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Marine Ecology Progress Series

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MEPS 626:123-133 (2019)  -  DOI:

Recruitment limitation and competent settlement of sesarmid crab larvae within East African mangrove forests

Stefano Cannicci1,2,*, Bruce Mostert3, Sara Fratini2,4, Christopher D. McQuaid3, Francesca Porri3,5

1The Swire Institute of Marine Science and the School of Biological Sciences, The University of Hong Kong, Pokfulam Road, Hong Kong, Hong Kong SAR
2Department of Biology, University of Florence, via Madonna del Piano 6, Sesto Fiorentino, Italy
3Department of Zoology & Entomology, Rhodes University, 6140 Grahamstown, South Africa
4Mangrove Specialist Group, IUCN Species Survival Commission, 28 rue Mauverney, 1196 Gland, Switzerland
5South African Institute for Aquatic Biodiversity, Private Bag 1015, 6140 Grahamstown, South Africa
*Corresponding author:

ABSTRACT: The functioning of many ecosystems is highly dependent on their faunal communities, dominated by brachyuran crabs. Key to the maintenance of crab populations are the factors that influence their recruitment into the system, particularly the settlement of their megalopae. While spawning is normally highly synchronised, settlement is often not, implying temporal disruption between spawning and settlement. We examined the roles of several key factors (vegetation type, day/night cycle, and lunar phase) on settlement, testing for generality by working in mangroves at 2 sites in Kenya and South Africa. At each site, larval settlement was quantified using artificial collectors placed in 2 vegetation zones for 12 h periods throughout the part of the neap-spring tidal cycle when tide was sufficient to cover the collectors. This continued for 6 mo in Kenya and 11 mo in South Africa, giving the first long-term settlement dataset for east African mangroves. Moon phase proved to have a major role in megalopal settlement, which demonstrated a high degree of spatial specificity. Settlement was correlated across species with tidal amplitude on both short (monthly) and long time scales and focussed on the vegetation zones occupied by conspecific adults. As the distribution of mangrove species is tightly related to local hydrology, this implies a feedback situation with the conservation of mangroves requiring the maintenance of patterns of water flow within the system to support both the vegetation and the associated fauna.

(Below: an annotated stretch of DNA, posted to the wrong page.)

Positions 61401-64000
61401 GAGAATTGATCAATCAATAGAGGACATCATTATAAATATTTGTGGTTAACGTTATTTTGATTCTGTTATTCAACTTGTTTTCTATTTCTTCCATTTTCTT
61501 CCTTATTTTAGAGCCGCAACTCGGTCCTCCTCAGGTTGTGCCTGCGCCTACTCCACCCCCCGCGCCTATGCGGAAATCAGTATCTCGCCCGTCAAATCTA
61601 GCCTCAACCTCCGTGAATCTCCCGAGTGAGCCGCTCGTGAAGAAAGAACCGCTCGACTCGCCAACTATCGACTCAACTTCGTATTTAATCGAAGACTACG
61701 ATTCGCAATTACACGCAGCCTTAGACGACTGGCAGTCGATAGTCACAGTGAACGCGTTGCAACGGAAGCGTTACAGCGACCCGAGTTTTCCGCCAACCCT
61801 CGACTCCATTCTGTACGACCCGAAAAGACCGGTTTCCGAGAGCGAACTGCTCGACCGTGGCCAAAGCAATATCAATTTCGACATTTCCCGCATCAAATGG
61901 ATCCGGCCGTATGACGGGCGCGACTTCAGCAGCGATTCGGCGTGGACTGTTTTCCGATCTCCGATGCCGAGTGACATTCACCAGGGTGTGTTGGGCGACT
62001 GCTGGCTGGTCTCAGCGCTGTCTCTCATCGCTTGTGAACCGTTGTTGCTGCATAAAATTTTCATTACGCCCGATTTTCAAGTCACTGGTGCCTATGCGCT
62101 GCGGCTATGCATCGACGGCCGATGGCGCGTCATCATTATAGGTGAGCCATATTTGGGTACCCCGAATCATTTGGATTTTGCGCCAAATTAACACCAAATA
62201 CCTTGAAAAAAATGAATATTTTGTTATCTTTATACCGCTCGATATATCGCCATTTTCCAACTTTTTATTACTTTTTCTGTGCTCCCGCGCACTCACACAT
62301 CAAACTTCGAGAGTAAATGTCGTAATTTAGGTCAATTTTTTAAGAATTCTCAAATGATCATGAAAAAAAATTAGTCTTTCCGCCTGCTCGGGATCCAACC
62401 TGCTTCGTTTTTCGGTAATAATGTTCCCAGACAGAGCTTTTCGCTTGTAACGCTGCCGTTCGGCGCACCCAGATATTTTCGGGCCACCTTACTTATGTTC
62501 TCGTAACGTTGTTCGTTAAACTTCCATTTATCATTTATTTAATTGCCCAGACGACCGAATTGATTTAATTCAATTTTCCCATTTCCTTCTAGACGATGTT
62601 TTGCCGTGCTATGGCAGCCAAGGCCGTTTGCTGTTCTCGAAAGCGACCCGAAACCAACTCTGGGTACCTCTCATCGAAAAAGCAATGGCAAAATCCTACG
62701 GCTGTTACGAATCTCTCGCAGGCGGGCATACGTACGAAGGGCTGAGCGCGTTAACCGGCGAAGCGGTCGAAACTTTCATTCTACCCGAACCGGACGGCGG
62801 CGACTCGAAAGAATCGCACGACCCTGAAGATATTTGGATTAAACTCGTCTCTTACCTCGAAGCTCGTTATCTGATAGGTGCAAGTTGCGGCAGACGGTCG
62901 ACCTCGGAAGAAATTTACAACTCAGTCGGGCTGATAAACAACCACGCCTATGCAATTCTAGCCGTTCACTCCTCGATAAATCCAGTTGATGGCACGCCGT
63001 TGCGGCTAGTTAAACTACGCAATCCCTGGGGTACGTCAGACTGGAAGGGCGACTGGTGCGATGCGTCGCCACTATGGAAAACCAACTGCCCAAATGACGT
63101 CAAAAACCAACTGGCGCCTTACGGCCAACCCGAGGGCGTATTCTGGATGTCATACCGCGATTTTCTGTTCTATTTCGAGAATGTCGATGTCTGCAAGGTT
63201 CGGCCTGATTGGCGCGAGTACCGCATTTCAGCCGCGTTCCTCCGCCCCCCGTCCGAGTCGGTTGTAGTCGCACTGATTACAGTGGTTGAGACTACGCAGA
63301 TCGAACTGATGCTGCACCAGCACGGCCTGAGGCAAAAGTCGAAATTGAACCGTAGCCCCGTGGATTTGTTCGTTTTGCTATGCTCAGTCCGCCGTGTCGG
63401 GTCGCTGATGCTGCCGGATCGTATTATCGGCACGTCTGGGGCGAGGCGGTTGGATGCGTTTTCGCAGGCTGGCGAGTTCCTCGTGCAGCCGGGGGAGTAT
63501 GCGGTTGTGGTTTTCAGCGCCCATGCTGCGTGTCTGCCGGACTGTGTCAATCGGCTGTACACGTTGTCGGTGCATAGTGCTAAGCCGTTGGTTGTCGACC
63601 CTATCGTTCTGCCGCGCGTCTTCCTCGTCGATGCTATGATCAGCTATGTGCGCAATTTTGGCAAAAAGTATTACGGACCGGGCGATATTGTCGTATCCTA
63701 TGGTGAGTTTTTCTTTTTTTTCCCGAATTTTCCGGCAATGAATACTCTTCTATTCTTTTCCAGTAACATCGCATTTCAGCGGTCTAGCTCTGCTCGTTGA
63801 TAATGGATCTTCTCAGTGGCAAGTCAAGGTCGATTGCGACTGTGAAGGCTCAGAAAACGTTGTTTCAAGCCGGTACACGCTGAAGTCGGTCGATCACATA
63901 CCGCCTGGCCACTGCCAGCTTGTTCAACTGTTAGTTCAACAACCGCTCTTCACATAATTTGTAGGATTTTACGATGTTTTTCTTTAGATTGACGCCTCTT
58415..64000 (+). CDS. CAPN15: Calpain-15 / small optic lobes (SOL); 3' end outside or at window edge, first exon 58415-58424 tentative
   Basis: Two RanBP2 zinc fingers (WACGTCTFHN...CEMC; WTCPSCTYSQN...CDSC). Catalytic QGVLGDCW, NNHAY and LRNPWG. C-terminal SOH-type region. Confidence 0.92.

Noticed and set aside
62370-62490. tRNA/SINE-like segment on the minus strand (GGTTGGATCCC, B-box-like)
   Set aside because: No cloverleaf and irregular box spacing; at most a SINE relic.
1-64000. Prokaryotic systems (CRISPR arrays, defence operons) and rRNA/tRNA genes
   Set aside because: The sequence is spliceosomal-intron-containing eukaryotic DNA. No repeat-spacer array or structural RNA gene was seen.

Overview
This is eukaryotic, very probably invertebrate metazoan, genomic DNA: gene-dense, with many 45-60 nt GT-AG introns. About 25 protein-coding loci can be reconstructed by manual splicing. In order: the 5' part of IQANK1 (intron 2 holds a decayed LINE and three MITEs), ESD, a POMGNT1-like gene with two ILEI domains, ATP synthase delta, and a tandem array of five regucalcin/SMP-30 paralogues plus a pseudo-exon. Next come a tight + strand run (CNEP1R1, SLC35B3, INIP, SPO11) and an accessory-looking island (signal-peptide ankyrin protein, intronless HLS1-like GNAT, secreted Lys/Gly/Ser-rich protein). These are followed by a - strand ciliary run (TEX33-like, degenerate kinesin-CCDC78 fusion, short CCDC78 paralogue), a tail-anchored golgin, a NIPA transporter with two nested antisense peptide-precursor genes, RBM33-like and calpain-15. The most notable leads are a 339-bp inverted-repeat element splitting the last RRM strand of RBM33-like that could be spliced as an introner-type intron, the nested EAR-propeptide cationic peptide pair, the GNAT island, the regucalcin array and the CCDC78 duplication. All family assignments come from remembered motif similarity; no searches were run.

KEY WORDS: Crustacean megalopae · Tidal amplitude · Competent settlement · Community composition

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Cite this article as: Cannicci S, Mostert B, Fratini S, McQuaid CD, Porri F (2019) Recruitment limitation and competent settlement of sesarmid crab larvae within East African mangrove forests. Mar Ecol Prog Ser 626:123-133.

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